I don't think high heels do ones feet any good but a small heel does offer a bit of support, I think.

    I read a book called "wild swans" that describes the foot binding of female babies. Thank goodness it's not practiced these days.

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    1. Sorry to hear about your fused big toe Christina. I read "Wild Swans" too though I must confess that I didn't finish it - not because I wan't enjoying it - just that other things got in the way. That's my excuse anyway.

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  4. I wore high heels in the 70s because bell-bottom jeans were in and they covered the high heels. I looked very tall. That's how I met my tall husband ;)
    Greetings Maria x

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    1. Perhaps that is the reason for high heels Maria - to trick tall men into marriage! When the heels are removed after the wedding ceremony the bridegroom discovers he has married a midget!

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    2. It doesn't matter much when you are lying down!

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  5. I'm fascinated and repulsed by the history of footbinding and have read a lot about it. What's really amazing to me is how it lasted well into the 20th century. I think the Communists actually put an end to it, finally.

    As for high heels...I've never worn them and never will. A 1 inch heel is about my limit, and those are for special occasions only. I have foot issues (plantar fasciitis) from time to time, plus my balance isn't great. Not to mention how damn silly very high heels look...to me, at least. No thanks!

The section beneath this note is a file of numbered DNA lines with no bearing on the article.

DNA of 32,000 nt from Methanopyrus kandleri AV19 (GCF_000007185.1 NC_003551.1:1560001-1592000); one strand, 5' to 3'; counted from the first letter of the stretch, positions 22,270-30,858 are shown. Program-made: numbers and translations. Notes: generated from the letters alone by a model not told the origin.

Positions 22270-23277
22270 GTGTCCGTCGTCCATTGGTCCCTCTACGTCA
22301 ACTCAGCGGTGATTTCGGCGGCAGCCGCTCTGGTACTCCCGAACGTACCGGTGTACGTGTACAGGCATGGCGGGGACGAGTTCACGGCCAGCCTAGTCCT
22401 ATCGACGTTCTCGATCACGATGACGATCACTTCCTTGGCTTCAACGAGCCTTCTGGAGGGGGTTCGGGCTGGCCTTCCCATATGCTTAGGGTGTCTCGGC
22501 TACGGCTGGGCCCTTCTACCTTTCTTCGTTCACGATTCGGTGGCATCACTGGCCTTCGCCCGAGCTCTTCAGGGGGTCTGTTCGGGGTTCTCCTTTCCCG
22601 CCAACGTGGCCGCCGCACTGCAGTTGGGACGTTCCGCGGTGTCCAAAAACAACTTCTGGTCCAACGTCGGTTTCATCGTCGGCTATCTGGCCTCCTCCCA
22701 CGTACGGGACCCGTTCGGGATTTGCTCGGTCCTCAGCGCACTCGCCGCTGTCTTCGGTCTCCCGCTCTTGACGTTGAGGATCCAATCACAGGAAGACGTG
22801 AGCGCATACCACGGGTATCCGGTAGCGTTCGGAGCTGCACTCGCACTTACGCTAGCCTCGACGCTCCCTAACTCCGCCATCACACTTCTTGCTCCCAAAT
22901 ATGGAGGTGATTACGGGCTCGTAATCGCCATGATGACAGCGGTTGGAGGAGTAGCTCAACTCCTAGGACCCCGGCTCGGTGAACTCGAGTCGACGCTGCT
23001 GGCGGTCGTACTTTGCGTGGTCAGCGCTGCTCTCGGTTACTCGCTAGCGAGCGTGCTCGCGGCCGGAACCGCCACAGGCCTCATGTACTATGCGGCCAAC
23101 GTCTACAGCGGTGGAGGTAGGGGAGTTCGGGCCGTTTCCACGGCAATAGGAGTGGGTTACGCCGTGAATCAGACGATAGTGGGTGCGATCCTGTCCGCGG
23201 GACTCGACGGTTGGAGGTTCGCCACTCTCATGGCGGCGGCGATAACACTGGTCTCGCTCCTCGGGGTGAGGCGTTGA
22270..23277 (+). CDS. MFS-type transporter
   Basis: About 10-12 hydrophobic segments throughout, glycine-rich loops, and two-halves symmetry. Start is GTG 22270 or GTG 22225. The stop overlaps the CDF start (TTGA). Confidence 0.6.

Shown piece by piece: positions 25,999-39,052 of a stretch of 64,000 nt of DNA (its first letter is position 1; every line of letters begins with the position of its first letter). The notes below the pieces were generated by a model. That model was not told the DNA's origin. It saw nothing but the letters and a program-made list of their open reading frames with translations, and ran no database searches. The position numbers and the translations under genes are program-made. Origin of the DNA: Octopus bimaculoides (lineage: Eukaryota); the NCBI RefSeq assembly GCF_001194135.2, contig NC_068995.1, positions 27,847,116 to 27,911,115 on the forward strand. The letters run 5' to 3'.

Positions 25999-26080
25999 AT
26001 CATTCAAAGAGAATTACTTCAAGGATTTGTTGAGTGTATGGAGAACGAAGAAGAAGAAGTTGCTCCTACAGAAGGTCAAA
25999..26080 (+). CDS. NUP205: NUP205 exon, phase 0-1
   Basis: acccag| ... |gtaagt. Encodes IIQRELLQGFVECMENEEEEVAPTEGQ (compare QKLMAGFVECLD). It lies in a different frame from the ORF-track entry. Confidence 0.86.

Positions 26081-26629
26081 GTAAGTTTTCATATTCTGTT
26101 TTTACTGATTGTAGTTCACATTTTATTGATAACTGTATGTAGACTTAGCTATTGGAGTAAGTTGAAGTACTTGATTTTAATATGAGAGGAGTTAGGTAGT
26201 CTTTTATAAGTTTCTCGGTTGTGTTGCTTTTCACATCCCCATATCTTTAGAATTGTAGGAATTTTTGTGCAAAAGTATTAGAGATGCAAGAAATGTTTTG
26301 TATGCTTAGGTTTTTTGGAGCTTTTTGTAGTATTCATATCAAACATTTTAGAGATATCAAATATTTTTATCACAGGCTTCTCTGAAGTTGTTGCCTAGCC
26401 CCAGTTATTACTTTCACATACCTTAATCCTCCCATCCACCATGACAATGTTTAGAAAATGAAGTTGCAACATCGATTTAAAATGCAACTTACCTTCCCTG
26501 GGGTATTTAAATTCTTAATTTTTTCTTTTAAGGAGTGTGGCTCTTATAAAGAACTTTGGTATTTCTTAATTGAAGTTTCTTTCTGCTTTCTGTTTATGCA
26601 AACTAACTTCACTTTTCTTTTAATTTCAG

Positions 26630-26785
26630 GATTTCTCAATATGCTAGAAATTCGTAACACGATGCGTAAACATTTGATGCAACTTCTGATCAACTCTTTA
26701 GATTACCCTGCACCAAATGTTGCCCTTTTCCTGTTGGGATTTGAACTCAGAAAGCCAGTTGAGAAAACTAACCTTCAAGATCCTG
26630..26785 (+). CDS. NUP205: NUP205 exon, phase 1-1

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    1. Previously, I thought that Plantar Fasciitis was an indie band from the backwoods of North Carolina. Now I know better. I agree with you that those very high heels look ridiculous.

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  6. As in so many things, YP, I think there is a middle ground. To me shoes like the one you have shown are both unattractive and unhealthy. However many shoes (both men's and women's) are worn for fashion or to make a statement rather than sensible comfort. 'Twas ever thus and 'twill always be thus.

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    1. You are like the Henry Kissinger of the blogosphere Graham!

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  7. Shoes are my nemesis. Between weak arches and off-kilter structure in one foot, I find it hard to get a comfortable sneaker, let alone an attractive shoe for dressing up. I do like the look of a reasonable heel (not the outrageous ones) and wish I could wear them - as Lee says, they do change the leg line. Some of us could use that help!

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    1. Okay. But why is it that 99.9% of all high heels are worn by women?

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    2. I'm going to assume that was a rhetorical question, given our patriarchal society!

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  8. I've never been one for high heels although I admit I could use them to get items out of my cabinets! I've always been short and in recent years have lost a full inch so maybe I should consider heels. But no, I do like comfort so no heels in the past or present for me. They seem to be torture devices for women in my opinion!

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    1. You get my vote Bonnie! You are welcome in The Common Sense Club.

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  9. I agree with you on the high heels. I can not see why anyone would subject themselves to a number of risks health wise.